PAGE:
What’s the fastest way to make your hamstrings grow? The seated or lying leg curl?
While the hamstrings are involved in compound lifts like the barbell squat and leg press, their contribution is relatively small.
If you want to maximize growth in the hamstrings, you’ll need exercises that train them directly.
One of the more popular ways to work the hamstrings is with an isolation exercise like the leg curl, which you can do in a seated, lying or standing position.
But which leg curl variation works best when it comes to making your hamstrings grow?
The Hamstring Muscle Group
On the back of your thigh, you’ve got three muscles:
- Biceps femoris
Collectively, those three muscles are known as the hamstrings.
The majority of muscles making up the hamstring muscle group are biarticular, which means they cross two joints.
The semitendinosus, semimembranosus, and the long head of biceps femoris cross two joints (the hip and knee joints) rather than one.
Unlike the other hamstring muscles, the short head of biceps femoris doesn’t extend the hip, and only gets involved in flexing the knee.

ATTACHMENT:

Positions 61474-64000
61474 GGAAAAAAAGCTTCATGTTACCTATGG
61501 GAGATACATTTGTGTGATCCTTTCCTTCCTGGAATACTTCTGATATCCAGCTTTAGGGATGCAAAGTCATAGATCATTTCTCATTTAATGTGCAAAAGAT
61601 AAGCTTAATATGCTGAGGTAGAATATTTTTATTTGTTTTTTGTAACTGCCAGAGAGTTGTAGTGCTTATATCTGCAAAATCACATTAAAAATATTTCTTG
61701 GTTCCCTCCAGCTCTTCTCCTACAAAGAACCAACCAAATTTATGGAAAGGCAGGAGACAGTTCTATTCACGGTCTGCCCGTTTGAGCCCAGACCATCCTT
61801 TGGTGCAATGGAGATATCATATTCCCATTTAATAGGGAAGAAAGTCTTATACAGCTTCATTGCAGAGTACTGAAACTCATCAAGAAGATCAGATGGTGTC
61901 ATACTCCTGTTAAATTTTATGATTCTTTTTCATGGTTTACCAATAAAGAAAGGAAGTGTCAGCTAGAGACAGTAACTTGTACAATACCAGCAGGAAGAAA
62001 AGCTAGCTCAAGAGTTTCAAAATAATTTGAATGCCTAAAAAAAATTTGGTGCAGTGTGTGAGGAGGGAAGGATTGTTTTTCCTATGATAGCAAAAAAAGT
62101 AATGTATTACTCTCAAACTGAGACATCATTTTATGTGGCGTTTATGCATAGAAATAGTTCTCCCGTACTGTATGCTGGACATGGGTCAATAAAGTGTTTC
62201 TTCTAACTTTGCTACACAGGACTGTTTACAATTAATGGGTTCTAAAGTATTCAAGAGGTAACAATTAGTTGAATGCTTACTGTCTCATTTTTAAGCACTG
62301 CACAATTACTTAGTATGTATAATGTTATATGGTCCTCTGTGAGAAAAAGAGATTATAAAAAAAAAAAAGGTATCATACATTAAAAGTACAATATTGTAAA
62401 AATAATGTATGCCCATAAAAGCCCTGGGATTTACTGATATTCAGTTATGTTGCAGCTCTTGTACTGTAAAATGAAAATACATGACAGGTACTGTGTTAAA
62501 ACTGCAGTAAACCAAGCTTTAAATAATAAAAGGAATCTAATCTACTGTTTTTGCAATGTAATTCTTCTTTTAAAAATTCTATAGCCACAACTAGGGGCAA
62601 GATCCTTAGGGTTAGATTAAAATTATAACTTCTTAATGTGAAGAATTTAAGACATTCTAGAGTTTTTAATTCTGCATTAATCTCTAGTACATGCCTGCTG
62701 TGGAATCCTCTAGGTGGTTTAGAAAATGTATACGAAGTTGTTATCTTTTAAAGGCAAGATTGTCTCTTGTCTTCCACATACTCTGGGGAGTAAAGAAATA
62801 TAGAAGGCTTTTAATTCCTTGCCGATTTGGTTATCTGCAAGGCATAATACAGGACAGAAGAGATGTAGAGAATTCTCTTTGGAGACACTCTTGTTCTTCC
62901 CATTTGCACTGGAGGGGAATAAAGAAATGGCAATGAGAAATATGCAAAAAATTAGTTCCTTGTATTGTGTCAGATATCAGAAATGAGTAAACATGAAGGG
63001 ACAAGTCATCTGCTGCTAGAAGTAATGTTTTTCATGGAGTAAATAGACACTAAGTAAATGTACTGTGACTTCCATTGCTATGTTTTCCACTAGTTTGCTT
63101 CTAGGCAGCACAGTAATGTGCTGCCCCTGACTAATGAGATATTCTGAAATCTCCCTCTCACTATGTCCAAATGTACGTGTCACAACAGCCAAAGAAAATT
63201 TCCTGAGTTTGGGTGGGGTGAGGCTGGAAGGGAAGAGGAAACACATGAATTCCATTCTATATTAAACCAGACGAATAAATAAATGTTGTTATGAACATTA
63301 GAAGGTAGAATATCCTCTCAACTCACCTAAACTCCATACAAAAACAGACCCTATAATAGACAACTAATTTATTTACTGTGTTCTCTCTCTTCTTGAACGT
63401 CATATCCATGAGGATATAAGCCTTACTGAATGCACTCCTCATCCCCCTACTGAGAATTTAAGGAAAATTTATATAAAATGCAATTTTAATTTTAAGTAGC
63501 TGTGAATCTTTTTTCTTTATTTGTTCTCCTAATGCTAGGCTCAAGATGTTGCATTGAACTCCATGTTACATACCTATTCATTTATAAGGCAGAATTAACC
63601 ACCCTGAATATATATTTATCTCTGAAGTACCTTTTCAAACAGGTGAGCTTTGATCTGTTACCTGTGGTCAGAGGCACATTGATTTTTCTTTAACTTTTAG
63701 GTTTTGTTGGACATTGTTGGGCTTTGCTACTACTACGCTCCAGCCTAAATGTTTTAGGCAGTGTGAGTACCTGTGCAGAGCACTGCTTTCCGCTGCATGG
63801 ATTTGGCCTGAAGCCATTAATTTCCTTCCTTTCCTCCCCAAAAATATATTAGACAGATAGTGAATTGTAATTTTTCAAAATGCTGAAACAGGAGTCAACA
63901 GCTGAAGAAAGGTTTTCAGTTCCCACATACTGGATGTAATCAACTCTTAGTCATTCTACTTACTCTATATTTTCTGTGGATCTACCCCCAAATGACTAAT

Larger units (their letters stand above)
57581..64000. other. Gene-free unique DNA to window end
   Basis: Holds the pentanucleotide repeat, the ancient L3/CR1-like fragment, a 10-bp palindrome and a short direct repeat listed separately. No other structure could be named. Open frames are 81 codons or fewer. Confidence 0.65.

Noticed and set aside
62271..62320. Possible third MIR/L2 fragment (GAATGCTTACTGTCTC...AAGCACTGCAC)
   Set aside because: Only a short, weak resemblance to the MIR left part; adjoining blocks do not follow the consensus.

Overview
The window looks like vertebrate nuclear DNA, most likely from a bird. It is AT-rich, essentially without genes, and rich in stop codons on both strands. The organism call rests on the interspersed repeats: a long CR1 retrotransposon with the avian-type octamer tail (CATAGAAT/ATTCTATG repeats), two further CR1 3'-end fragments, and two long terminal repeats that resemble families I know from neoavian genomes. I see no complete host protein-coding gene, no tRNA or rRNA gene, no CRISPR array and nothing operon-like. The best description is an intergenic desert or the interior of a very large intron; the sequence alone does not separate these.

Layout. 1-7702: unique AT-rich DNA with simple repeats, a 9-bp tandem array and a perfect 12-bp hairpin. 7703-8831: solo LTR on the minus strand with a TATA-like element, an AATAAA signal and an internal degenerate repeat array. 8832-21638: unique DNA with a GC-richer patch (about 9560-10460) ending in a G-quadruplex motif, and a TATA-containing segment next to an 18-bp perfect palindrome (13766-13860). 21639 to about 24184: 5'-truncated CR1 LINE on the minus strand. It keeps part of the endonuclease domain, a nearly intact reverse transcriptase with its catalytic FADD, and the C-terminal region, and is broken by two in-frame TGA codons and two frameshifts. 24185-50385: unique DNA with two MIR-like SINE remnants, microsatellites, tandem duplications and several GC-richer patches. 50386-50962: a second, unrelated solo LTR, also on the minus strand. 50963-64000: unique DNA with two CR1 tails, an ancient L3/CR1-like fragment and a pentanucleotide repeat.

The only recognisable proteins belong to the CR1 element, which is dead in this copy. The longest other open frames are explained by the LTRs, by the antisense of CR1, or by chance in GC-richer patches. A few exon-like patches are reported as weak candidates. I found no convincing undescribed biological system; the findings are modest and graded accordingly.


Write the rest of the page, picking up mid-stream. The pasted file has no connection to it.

Seated vs Lying Leg Curl: What’s the Difference?
Seated leg curls differ from lying leg curls in that the hamstring muscles crossing the hip are put in a stretched position.
In a lying leg curl, those same muscles are challenged at shorter lengths. This, in theory at least, should lead to faster hamstring growth with the seated leg curl.
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To put that theory to the test, a team of Japanese scientists got a group of young men and women to do both exercises for three months .
When you do seated or lying leg curls in a gym, both legs are normally trained together. But in this study, subjects trained one leg at a time. This meant each leg could be trained using either the seated or lying leg curl.
When you use different groups of people to compare different exercises, the food they eat, the life they live, and the genes they were born with can skew the results.